A Guide to Acoustics and Soundproofing
Acoustics is one of the most important considerations when constructing a building. The type of soundproofing varies depending on the purpose of the building, but in general, we want to reduce the noise entering the building and manage the sound levels inside it.
Most people are well aware of the importance of acoustics in concert halls and gymnasiums, but even venues like offices and hospitals rely on effective sound management. For example, good sound management in offices prevents noise distractions from travelling across the room. One study revealed that soundproofing offices could improve employees’ concentration by 48 per cent and reduce stress by 27 per cent. In hospitals, where confidentiality and privacy matter, soundproofing is immensely beneficial, especially for confined patients.
When designing a building, it is important to consider managing sound transmission so noise does not pose a problem later on.
Incorporating Soundproofing into Your Design Plans
For many architects, soundproofing might come as an afterthought -- a task dealt with after the construction of the building. As a result, acoustic issues are only discovered once the building is occupied, and the subsequent soundproofing is usually costly and ineffective.
A more efficient solution is to incorporate soundproofing into the planned design from the outset to optimise your building’s acoustics. There are ways to do it without compromising the building’s design. Indeed, it may even enhance it in some cases.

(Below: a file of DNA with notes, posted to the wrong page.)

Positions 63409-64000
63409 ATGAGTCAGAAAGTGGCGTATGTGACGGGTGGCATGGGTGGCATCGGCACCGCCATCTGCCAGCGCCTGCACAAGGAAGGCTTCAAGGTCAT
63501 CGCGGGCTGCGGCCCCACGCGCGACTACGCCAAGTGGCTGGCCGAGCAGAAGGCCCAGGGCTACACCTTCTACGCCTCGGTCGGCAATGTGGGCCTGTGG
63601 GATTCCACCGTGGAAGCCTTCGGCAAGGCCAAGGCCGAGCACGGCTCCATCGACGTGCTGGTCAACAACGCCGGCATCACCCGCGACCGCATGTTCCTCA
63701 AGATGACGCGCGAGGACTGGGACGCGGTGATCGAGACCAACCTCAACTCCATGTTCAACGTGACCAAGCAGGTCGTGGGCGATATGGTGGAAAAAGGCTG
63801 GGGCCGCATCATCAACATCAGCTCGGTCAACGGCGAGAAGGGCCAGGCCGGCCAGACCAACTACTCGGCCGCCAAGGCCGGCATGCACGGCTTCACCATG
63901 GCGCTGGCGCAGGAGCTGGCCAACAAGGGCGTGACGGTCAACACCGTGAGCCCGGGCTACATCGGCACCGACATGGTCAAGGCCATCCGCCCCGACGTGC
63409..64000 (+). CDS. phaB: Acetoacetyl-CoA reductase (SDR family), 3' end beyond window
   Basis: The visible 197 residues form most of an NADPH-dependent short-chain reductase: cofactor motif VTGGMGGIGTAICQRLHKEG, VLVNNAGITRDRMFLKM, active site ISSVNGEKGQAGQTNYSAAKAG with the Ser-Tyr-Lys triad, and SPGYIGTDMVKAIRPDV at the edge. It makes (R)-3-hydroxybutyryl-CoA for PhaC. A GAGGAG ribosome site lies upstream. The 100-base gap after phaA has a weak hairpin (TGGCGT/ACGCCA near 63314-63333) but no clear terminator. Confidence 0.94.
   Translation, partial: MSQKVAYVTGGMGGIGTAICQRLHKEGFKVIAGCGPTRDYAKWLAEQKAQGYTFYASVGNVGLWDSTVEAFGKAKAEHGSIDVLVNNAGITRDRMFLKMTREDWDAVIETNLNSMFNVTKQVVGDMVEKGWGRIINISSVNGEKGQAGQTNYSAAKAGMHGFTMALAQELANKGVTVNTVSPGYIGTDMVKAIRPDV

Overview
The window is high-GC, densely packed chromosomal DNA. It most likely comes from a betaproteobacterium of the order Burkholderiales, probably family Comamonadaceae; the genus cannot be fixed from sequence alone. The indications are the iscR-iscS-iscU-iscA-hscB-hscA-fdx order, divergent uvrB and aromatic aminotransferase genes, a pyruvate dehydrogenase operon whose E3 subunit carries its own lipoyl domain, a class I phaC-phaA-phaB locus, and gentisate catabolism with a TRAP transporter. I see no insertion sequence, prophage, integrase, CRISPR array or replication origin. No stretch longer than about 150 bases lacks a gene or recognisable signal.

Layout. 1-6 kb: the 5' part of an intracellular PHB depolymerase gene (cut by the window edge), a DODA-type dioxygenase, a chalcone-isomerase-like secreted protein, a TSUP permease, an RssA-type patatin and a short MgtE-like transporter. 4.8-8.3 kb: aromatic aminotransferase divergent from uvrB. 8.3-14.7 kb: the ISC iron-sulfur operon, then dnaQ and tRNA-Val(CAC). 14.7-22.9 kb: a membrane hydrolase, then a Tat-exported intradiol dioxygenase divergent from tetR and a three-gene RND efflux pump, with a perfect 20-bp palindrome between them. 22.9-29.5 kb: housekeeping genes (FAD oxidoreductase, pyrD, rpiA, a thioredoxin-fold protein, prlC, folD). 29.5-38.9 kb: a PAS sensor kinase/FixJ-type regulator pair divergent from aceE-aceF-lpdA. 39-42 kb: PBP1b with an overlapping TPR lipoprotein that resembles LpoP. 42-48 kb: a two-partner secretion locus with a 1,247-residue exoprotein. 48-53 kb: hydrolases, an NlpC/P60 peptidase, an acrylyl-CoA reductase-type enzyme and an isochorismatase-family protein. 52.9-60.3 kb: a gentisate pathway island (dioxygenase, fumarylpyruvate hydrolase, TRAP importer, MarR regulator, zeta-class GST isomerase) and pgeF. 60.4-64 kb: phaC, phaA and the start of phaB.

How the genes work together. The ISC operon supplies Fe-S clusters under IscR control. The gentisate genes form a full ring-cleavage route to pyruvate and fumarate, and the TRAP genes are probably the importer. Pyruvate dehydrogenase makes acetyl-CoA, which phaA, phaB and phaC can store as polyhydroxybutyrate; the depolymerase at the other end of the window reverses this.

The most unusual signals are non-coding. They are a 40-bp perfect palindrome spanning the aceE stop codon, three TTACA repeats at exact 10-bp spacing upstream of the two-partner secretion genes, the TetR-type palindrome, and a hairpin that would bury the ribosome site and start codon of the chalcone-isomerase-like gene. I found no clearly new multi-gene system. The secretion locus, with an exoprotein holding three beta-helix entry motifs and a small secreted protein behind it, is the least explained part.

Understanding Architectural Acoustics and Sound-absorbing Linings
There are three basic methods of soundproofing that architects need to keep in mind when talking about acoustics — absorption, reflection, and diffusion.
Absorption, or what we refer to as ‘insulating sound’, dampens and blocks out unwanted noises from the outside. The sound is ‘absorbed’ by materials that soak up vibrations, such as fibreglass, neoprene rubber, or viscoelastic foam. Constructing thick walls made of dense, heavy materials also helps prevent sound from entering a room.
Reflection is referred to as an ‘echo’. The type of material you use can determine how strong the echo is, and can be a problem if planned poorly. Reflection occurs more often on rough, rigid surfaces because their toughness bounces sound back more strongly.
Diffusion is the management of sound waves to give an even distribution of sound. Although this largely requires the management and direction of sound sources, such as speakers, surfaces can be designed to diffuse sound. Diffusion is necessary especially for more audio-oriented venues, such as concert halls, studios, or rooms with audio systems.
When we talk of soundproofing, we commonly refer to absorption, but all three are equally important. These are elements that you can easily plan for in advance. Whichever option you choose largely depends on the needs and purposes of your building. Poor sound management can easily become a daily problem. Incorporating acoustics into your design plans will benefit you and your building's tenants.
Supawood provides a whole host of acoustic and sound management solutions, such as wall and ceiling panels. We offer a reliable service backed by crucial attention to detail. Contact us today.